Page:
Farmers hooked on new business
With Christmas just around the corner, orders are running hot at The Meat Hook Toodyay.
It is the first time shop owner Anthea Brown has been through the “silly season” in her new role as butcher shop owner, and with partner Luke Jones the pair are taking the festive season in their stride.
Ms Brown and Mr Jones took over ownership of Toodyay’s local butcher shop at the start of 2016 to complement the Brown family’s already successful branded business, Macabee Dorper Lamb.
Although demand for the locally grown Macabee Dorper is remaining constant in the lead-up to Christmas, Ms Brown confirmed the traditional Christmas favourites of ham and turkey were being pre-ordered by customers.
She said being relatively new to the butchery business, she was amazed how early on in the year planning for Christmas began.
“I started receiving calls from suppliers in July wanting to confirm what we would be selling this Christmas,” Ms Brown said.
“We have received a lot of orders for turkey rolls and ham; there has also been a few orders for the popular Tur-duc-kin this year too.”
Ms Brown said the ethos of The Meat Hook Toodyay was to source as much meat as possible from local producers, with a preference for grass or pasture-fed animals.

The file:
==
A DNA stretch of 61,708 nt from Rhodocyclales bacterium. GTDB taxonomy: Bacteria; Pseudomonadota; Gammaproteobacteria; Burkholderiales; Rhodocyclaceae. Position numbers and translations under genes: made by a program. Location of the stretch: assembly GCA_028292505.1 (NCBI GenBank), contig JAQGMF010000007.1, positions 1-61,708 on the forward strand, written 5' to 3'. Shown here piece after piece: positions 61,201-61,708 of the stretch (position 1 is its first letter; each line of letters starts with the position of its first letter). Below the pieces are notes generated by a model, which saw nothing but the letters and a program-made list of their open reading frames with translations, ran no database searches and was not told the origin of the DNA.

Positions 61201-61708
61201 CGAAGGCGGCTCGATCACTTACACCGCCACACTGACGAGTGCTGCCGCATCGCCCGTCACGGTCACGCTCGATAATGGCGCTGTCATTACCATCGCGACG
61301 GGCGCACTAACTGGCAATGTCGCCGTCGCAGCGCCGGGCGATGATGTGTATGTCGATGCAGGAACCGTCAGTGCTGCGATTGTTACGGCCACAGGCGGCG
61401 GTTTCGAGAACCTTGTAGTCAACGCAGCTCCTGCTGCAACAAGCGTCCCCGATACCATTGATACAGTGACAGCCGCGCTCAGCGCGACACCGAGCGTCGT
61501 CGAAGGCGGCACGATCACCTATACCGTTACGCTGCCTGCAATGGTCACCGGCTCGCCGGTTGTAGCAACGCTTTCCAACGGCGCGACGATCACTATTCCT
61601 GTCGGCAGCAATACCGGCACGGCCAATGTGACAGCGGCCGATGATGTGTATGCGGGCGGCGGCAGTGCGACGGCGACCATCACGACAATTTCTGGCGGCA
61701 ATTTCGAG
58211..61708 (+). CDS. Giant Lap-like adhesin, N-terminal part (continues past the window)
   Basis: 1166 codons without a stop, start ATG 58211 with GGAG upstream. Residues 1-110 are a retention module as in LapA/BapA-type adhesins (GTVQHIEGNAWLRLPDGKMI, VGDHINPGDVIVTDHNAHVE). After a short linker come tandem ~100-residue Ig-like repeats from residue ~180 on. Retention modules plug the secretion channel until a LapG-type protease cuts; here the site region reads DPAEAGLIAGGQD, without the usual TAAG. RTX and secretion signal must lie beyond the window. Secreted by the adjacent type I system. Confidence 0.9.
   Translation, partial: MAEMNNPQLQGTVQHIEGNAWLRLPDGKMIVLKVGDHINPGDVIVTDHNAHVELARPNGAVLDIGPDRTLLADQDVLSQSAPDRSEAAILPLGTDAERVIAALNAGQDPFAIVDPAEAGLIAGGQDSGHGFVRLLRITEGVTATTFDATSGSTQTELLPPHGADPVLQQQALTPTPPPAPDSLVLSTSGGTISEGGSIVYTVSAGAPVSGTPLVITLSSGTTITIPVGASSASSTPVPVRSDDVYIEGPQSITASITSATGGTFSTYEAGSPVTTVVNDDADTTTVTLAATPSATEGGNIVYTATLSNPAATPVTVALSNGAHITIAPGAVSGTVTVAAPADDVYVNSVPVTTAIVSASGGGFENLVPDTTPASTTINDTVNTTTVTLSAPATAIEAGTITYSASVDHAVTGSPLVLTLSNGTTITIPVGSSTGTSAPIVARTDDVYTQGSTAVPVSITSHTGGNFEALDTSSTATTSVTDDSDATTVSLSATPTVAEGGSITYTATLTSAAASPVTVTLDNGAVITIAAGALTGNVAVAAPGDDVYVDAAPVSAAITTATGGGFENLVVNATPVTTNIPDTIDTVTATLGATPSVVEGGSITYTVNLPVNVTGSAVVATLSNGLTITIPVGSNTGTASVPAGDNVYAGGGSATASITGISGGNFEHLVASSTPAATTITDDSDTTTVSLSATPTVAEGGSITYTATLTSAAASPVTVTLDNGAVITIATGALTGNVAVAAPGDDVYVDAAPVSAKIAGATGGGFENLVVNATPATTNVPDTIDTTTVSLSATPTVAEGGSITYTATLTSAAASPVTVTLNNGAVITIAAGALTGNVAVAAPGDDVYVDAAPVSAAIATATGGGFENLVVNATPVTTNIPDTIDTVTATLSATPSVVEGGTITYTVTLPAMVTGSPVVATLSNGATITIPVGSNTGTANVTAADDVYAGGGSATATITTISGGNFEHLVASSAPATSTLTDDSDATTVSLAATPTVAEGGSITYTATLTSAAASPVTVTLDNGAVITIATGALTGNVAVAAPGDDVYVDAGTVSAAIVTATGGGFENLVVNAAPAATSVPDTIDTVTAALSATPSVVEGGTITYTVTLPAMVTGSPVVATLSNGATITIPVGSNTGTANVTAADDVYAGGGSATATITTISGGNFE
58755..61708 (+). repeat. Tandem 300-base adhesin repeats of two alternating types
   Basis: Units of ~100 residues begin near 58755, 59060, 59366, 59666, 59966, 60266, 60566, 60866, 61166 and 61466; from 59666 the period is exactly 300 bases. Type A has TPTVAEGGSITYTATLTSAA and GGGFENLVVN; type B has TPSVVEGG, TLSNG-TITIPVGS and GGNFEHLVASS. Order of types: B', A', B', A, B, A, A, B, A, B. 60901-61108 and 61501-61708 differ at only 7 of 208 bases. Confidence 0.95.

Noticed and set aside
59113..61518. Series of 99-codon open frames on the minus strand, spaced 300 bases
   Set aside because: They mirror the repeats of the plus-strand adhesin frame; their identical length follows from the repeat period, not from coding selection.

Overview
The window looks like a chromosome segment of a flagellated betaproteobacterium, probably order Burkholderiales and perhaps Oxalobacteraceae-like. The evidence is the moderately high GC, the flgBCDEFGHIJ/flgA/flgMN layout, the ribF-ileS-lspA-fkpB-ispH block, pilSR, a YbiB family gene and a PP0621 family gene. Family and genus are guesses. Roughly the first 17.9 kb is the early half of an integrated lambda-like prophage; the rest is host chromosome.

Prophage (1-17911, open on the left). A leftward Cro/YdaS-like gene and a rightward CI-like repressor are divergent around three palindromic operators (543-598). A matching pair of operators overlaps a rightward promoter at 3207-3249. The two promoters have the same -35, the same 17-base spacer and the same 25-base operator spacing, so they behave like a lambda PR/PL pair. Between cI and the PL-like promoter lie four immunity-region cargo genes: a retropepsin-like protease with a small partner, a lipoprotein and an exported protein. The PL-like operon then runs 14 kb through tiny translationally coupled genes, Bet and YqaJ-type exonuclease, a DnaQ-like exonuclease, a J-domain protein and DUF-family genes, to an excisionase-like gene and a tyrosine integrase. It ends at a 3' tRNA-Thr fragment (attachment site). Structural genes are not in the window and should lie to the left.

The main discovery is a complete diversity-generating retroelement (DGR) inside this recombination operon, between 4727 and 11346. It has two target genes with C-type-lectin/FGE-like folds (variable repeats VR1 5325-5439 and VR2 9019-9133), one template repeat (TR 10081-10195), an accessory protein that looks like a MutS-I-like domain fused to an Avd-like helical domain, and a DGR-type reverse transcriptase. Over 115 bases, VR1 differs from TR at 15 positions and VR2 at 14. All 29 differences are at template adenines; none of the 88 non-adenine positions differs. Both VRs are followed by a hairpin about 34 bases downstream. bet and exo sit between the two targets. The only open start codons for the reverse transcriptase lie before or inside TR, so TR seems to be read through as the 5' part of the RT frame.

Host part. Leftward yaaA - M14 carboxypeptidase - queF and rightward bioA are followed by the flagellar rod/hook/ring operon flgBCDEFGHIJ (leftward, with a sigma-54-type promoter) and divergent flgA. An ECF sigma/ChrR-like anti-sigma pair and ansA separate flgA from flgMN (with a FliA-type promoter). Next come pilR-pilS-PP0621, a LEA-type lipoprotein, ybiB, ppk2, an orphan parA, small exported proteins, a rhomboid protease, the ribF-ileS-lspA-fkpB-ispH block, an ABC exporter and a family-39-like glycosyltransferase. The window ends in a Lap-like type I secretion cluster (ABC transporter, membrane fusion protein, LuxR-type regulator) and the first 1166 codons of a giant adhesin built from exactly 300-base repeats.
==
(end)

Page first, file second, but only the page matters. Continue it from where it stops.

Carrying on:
Ms Brown said customers had already been picking up their orders for Christmas and she encouraged anyone who was not already planning ahead to get their orders in to avoid disappointment.
“Some of Macabee Dorper’s repeat customers at the Subiaco Farmers Market are also asking us about Christmas orders,” Ms Brown said.
She said many of their Perth-based supporters were placing Christmas orders through The Meat Hook Toodyay and were then able to collect a pre-arranged pack from the Subiaco Farmers Market each Saturday.
Ms Brown said The Meat Hook Toodyay would also be closed from December 24 to January 16 so customers were also stocking up on their favourite meat for this period.
“Pet meat is also a big market for us with many of our customers making sure they will have enough chicken or beef mince for their pets while we are closed over Christmas and the new year,” she said.
Ms Brown said 2016 had been a busy year for her family.
She said there had been a lot to learn about the logistics of running a butcher shop in conjunction with running the family farm, as well as marketing their own Dorper brand. The family farm has also started producing Boer goat and Angus beef.
“Having the shop, apart from allowing us to gain more control of our supply chain, provides us with another outlet for our product,” Ms Brown said.
“Our product isn’t the only product in the shop. We cannot supply the total demand. When available our goat and Angus will be in the shop and the majority of the time the sheepmeat is our Dorper.”
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